With Steven Stamkos and Victor Hedman re-signed to brand new contracts and set to stay in Tampa for a long time, the focus of fans has turned towards Nikita Kucherov. The skilled Russian winger has established himself as one of the best players on the team. While much of the top six forwards had up and down seasons, Kucherov was a consistent force from start to finish and beyond for the Lightning in 2015-16.

While the debate about his contract is important to the future of the Lightning, the fact that Alex Killorn and Vladislav Namestnikov have not re-signed yet could mean that Steve Yzerman is facing a challenge fitting everybody under the cap. Also still waiting for new contracts are Nikita Nesterov and Yanni Gourde. Gourde’s contract is unimportant in the overall scheme as it will be a minimal two-way contract that won’t impact the salary cap while he’s in the AHL. The hang up for Gourde is likely over guaranteed money. Nesterov likewise will have a contract will a small cap hit and isn’t a big factor other than that he will be on the roster and even if he wasn’t, there’d be another player with a similar cap hit in his spot.

Making a couple assumptions, like Tanner Richard or Joel Vermin making the roster out of training camp with Ryan Callahan on IR, the Lightning are looking at just over $12 million in cap space according to CapFriendly.com to fit Kucherov, Killorn, Namestnikov, and Nesterov.

For most of the past season, I’ve believed that Kucherov would ultimately sign a 6 year deal for $6.5 million annually. Killorn could fall anywhere from $3.5 million to $4.5 million. Justin Abdelkader’s contract will be a contract that his agents will point to. Even though Abdelkader is older and less productive than Killorn, he signed a long term deal with a $4.25 million annual value. You can also look at Nazem Kadri, Max Pacioretty, and Nick Bjugstad as players that had similar performances prior to signing their contracts and they all received over $4 million. Or how about the (LOL) Montreal Canadiens signing Andrew Shaw (/LOL) for $3.9 million on a long term contract?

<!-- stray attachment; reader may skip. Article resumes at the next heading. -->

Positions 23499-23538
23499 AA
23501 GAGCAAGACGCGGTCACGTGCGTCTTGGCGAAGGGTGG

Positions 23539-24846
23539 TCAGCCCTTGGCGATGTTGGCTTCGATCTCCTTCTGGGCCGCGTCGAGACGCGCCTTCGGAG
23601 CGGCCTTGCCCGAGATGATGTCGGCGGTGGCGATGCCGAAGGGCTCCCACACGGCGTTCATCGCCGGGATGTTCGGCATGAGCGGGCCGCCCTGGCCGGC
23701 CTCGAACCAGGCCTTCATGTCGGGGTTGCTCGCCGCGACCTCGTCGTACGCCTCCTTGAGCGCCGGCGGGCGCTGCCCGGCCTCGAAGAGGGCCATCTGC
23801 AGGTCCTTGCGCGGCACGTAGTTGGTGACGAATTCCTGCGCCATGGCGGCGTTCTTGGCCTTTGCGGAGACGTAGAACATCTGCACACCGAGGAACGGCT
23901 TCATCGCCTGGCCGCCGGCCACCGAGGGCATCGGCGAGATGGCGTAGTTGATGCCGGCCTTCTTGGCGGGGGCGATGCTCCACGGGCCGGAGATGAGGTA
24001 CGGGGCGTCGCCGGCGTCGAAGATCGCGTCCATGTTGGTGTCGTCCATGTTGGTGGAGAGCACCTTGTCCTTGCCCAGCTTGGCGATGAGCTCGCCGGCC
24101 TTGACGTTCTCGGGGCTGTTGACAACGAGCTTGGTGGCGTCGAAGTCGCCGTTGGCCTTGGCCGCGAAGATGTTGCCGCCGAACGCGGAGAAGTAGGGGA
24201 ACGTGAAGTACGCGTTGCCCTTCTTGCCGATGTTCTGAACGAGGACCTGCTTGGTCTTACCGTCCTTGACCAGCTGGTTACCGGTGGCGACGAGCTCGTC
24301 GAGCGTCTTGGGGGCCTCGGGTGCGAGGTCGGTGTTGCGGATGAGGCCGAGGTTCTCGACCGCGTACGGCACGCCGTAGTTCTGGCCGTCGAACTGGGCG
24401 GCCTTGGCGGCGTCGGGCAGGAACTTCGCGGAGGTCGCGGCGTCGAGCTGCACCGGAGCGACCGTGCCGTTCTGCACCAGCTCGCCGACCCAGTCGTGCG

Kadri, Pacioretty, and Bjugstad had at least slightly stronger resumes than Killorn at the time of their deals. However, you can be sure that if the case goes to arbitration, those are the types of contracts his agents will be pointing to as comparables and that his agents are already using in their discussions with Steve Yzerman.

Further complicating matters is Namestnikov having something of a break out year with 35 points. He is likely looking for a bridge deal north of $2 million. He hasn’t reached the heights that Ondrej Palat and Tyler Johnson did early in their NHL careers, but he is on the rise and has shown a lot of potential. With a more regular role with offensive linemates and power play time, it’s not out of the question for Namestnikov to contribute 50 points to the team.

Even going $4 million and $2 million for Killorn and Namestnikov respectively, if Kucherov is being signed for $6.5 million, the team is certainly going over the cap. Yzerman could find some relief at the beginning of the season by placing Ryan Callahan on Long Term Injured Reserve. However, once Callahan is ready to return a month into the season, the problems would re-appear and force a move for him to return.

The trouble with getting these three signed and under the salary cap is likely why we haven’t seen deals completed. Yzerman could be working on a trade, possibly for Killorn or Namestnikov, or potentially for someone else on the roster like Valtteri Filppula. The complications with Killorn and Namestnikov is also a likely stumbling block for Kucherov being signed and may be the difference between a 6 year deal and an 8 year deal at a higher cap hit than $6.5 million. Or maybe even a shorter term deal at a lower annual value to make everything work knowing that his next contract will cost the team even more.

There’s still at least a couple weeks to get everything worked out as the earliest arbitration meetings could happen is July 20th. I expect Yzerman is exploring every possibility to get the numbers to work not only for 2016-17 but into the future as well.

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